Grèce - Attique - Athènes
D’une frappe parfaitement centrée, d’un style remarquable et d’un haut relief exceptionnel - Un des plus beaux exemplaires connus - Entaille de changeur.
Exemplaire illustrant le Fischer-Bossert.
42.67g - Fischer/Bossert Athens 6b (cet exemplaire) Kraay/Hirmer 358
Superbe - AU *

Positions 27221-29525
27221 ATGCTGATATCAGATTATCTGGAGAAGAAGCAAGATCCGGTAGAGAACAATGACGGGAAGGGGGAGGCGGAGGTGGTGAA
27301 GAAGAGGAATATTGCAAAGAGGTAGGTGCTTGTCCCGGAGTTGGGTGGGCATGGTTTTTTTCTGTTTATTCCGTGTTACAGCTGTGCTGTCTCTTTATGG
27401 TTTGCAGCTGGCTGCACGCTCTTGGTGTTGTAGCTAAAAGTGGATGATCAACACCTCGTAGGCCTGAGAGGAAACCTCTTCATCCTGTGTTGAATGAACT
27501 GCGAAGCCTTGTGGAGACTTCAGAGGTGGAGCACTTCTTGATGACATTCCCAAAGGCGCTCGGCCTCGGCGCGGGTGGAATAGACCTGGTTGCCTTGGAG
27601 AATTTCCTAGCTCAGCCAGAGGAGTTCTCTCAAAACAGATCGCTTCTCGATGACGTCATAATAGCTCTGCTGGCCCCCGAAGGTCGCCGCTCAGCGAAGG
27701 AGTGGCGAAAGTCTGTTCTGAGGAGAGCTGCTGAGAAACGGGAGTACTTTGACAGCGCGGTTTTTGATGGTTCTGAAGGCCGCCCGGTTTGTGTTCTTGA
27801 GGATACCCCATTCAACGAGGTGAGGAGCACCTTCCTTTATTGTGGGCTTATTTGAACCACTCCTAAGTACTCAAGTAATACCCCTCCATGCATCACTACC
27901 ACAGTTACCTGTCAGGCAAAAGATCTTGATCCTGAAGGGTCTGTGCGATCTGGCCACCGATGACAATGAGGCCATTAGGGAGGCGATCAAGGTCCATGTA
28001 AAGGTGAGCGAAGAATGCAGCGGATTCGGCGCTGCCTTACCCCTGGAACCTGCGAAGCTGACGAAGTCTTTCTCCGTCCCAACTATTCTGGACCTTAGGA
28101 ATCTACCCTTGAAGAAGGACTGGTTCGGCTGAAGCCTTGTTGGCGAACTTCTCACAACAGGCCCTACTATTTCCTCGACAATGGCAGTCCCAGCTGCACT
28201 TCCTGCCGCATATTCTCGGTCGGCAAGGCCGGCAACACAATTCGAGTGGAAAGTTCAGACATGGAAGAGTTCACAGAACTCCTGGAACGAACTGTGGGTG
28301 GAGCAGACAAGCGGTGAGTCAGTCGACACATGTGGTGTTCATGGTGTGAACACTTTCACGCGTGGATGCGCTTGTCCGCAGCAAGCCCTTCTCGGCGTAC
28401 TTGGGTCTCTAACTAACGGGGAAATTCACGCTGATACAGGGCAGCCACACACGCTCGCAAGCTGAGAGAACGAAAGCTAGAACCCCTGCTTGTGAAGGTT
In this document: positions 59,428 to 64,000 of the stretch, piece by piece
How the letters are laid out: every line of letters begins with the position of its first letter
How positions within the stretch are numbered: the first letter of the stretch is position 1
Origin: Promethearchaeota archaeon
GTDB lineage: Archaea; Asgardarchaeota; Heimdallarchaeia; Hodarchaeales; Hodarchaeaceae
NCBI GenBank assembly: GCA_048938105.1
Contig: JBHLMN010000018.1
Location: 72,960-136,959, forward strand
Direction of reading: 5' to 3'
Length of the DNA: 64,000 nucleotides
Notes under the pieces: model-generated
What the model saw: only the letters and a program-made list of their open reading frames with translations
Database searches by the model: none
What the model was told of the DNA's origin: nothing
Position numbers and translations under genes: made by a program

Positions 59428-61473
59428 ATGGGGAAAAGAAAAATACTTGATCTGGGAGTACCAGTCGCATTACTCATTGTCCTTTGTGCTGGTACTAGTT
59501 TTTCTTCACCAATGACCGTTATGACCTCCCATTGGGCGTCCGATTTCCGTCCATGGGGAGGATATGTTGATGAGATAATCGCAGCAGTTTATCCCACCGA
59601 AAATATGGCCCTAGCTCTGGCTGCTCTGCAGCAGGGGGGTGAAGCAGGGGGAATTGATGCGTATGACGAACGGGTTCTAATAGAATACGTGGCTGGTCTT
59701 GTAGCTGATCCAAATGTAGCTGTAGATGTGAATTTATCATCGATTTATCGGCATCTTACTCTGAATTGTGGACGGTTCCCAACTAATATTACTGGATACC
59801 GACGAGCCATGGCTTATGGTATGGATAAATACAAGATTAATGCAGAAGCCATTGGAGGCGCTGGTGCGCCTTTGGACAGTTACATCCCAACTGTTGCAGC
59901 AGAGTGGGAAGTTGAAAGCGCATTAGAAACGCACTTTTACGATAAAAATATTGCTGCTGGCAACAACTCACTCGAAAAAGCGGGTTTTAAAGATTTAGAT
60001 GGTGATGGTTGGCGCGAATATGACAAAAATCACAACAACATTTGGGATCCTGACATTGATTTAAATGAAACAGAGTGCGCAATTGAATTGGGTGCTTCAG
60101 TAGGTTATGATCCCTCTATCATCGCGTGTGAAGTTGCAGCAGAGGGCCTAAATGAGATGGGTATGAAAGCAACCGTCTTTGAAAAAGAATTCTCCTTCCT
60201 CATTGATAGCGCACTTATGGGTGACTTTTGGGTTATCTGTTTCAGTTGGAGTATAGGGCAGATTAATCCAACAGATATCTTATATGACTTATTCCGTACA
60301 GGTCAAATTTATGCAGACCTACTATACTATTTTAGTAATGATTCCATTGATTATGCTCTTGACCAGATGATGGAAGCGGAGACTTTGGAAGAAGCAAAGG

This coin is arguably the most important Greek coin ever struck; its type is much more recognizable and more iconic than the artistic gems engraved by a few masters in Sicily – such as the contemporary Demareteion Master, and it is a sign of its great rarity that is lacking in almost all major collections. Despite the discovery of thirteen dekadrachms in the “Elmali hoard” of 1984, only thirty-seven specimens are known, with eighteen in museum collections, struck with 16 obverse dies and 26 reverse dies. This coin is one of only two examples struck with the dies O4-R6, as numbered in the book by W. Fischer-Bossert (The Athenian Decadrachm, New York 2008, pp. 36-37), who then published an addenda (“More Athenian Decadrachms”, Schweizerische numismatische Rundschau 88 (2009), pp. 117-122, pls 7-8). It is an example of the luxury that could be found amongst the aristocrats of Athens, in the milieu of the strategos Kimon (son of the victor of the battle of Marathon), who excessively multiplied entertainments and donatives – leading to his trial on bribery charges in 463 BC, caused by the hostility of the democrats. It is tempting to assume that these dekadrachms were struck at the occasion of a donative evoked by Herodotus: “The advice of Themistocles had prevailed on a previous occasion. The revenues from the mines at Laurium had brought great wealth into the Athenians’ treasury, and when each man was to receive ten drachmae for his share, Themistocles persuaded the Athenians to make no such division but to use the money to build two hundred ships for the war, that is, for the war with Aegina” (Histories 7.144.1), but the current hoard evidence does not support such a minting date shortly after the victory at Marathon in 490 BC. It has also been believed, notably by E. Babelon (Traité II col. 770), that these coins were struck around 480-478 BC in commemoration of the battle of Salamis. In fact, they appear to have been issued around 467-465 BC, after the Athenian victory at the battle of the Eurymedon River when an enormous Persian booty was captured and distributed (Plutarch Vit. Cim. 13.6-8), or after the capture of Thasos and its rich mines in 463/462 BC (Plutarch 14.2). Whatever the exact striking date and reason, and whether or not B. V. Head was correct to write that they were ‘‘chiefly issued on special occasions or for the personal gratification of Tyrants or Kings, and not for common currency’’, it is obvious that these dekadrachms were an exceptional emission, as very few examples survive – whilst tetradrachms are known in many thousands. This suggests that these were not trade-coins made for export, though the fully facing depiction of the owl with its wings spread on those massive dekadrachms, as opposed to the owl in profile on the tetradrachms, gives a powerful statement of the strength of Athens as a victorious military force and leader of the Delian League.